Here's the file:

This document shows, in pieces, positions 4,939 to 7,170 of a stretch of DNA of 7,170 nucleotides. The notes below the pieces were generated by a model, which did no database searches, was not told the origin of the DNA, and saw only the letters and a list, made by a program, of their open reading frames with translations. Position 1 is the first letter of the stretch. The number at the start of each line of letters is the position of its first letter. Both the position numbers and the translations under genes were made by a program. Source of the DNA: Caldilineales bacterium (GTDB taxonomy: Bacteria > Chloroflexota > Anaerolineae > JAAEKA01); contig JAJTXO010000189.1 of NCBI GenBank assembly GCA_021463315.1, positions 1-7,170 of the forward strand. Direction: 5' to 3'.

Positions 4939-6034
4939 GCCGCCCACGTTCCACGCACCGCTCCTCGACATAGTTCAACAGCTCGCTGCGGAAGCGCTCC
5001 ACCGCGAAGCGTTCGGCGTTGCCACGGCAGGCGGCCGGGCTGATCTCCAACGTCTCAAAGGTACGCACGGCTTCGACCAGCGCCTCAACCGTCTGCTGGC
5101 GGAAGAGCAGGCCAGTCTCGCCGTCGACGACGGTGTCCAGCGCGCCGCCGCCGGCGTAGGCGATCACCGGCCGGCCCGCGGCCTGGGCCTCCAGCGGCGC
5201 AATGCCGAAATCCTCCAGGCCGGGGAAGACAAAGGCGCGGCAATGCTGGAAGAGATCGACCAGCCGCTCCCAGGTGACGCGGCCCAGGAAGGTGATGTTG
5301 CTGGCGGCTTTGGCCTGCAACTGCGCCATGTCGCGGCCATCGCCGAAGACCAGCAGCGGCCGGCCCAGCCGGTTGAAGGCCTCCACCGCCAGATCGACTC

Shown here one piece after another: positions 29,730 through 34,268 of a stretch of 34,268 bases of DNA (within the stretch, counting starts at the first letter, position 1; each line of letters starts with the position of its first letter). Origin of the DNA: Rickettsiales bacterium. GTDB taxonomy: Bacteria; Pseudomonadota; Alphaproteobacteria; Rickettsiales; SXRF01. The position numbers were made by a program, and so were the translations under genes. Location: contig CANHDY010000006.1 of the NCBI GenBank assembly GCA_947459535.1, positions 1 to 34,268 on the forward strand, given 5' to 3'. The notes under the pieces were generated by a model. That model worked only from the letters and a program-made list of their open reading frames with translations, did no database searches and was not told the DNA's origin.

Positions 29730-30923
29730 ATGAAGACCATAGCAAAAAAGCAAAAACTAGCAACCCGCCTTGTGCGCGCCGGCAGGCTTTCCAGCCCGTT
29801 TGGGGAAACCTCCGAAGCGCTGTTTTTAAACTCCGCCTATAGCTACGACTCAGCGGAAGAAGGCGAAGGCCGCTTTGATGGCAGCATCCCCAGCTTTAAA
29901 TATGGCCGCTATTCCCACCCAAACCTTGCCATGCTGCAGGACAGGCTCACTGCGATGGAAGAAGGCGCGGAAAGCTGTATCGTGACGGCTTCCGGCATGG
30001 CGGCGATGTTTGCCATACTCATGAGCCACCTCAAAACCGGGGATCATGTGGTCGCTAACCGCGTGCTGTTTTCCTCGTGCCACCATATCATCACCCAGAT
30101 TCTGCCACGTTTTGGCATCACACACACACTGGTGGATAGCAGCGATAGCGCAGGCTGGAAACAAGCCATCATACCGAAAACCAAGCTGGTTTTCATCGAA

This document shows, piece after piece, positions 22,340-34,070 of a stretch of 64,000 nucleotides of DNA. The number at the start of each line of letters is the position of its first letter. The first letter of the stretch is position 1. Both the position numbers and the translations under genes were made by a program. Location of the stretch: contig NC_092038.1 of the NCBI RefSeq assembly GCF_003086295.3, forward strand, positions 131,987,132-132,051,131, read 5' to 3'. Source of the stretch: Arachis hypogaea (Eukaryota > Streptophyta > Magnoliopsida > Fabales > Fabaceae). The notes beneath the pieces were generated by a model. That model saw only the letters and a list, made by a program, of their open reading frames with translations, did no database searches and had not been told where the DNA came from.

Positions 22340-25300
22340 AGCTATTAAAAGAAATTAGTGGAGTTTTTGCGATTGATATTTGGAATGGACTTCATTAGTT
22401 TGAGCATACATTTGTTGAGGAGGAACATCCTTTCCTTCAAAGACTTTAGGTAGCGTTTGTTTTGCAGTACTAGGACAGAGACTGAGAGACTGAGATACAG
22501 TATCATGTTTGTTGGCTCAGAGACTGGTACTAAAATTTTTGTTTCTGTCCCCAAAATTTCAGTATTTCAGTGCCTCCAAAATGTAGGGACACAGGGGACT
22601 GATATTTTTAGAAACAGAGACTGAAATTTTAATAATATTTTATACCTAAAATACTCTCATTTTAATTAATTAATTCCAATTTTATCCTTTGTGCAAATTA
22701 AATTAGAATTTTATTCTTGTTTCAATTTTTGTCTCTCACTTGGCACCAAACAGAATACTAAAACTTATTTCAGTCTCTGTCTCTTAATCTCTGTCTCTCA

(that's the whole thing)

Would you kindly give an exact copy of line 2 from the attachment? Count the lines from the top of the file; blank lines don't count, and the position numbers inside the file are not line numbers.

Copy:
Positions 4939-6034